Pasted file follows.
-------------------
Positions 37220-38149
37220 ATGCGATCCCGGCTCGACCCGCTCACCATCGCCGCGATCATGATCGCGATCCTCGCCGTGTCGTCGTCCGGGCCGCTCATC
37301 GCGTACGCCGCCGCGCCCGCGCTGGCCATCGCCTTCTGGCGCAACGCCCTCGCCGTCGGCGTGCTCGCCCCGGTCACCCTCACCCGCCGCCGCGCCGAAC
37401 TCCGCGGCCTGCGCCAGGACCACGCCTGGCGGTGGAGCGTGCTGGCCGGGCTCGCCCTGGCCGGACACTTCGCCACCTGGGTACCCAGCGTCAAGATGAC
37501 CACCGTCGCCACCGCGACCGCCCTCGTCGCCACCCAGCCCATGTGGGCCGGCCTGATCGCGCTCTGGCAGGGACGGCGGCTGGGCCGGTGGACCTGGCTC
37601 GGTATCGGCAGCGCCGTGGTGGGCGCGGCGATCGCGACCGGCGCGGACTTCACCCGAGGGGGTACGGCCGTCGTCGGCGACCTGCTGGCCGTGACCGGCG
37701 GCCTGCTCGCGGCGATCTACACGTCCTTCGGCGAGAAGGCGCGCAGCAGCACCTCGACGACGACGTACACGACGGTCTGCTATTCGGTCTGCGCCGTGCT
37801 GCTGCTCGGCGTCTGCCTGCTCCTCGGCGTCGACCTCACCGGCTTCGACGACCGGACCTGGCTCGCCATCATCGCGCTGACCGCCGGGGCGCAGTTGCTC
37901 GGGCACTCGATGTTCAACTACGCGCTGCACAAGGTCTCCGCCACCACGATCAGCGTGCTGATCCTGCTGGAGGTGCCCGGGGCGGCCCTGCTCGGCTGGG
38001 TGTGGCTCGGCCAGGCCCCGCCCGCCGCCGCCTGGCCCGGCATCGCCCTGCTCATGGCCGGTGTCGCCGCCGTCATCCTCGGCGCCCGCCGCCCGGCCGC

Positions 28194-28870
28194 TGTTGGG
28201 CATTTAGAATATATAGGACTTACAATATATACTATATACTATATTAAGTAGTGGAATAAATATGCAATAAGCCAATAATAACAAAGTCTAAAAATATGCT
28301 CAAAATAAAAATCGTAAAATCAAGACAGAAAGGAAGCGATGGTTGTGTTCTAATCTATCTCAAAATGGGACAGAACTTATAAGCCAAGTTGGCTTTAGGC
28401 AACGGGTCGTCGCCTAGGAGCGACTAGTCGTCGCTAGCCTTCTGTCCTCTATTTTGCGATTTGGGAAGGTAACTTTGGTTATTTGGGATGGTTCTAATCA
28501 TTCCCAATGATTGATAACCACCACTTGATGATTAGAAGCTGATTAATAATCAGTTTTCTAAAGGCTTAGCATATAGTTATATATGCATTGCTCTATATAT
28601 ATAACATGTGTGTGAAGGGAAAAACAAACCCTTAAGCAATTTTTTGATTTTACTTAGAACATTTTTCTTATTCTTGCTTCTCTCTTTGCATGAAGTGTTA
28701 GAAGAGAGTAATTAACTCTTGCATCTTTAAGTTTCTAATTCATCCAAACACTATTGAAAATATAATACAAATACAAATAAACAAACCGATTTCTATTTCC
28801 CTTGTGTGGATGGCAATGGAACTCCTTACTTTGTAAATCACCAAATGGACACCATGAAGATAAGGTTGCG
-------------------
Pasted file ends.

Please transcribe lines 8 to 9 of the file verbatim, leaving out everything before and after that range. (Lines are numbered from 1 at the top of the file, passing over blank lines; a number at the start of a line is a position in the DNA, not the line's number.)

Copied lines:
37801 GCTGCTCGGCGTCTGCCTGCTCCTCGGCGTCGACCTCACCGGCTTCGACGACCGGACCTGGCTCGCCATCATCGCGCTGACCGCCGGGGCGCAGTTGCTC
37901 GGGCACTCGATGTTCAACTACGCGCTGCACAAGGTCTCCGCCACCACGATCAGCGTGCTGATCCTGCTGGAGGTGCCCGGGGCGGCCCTGCTCGGCTGGG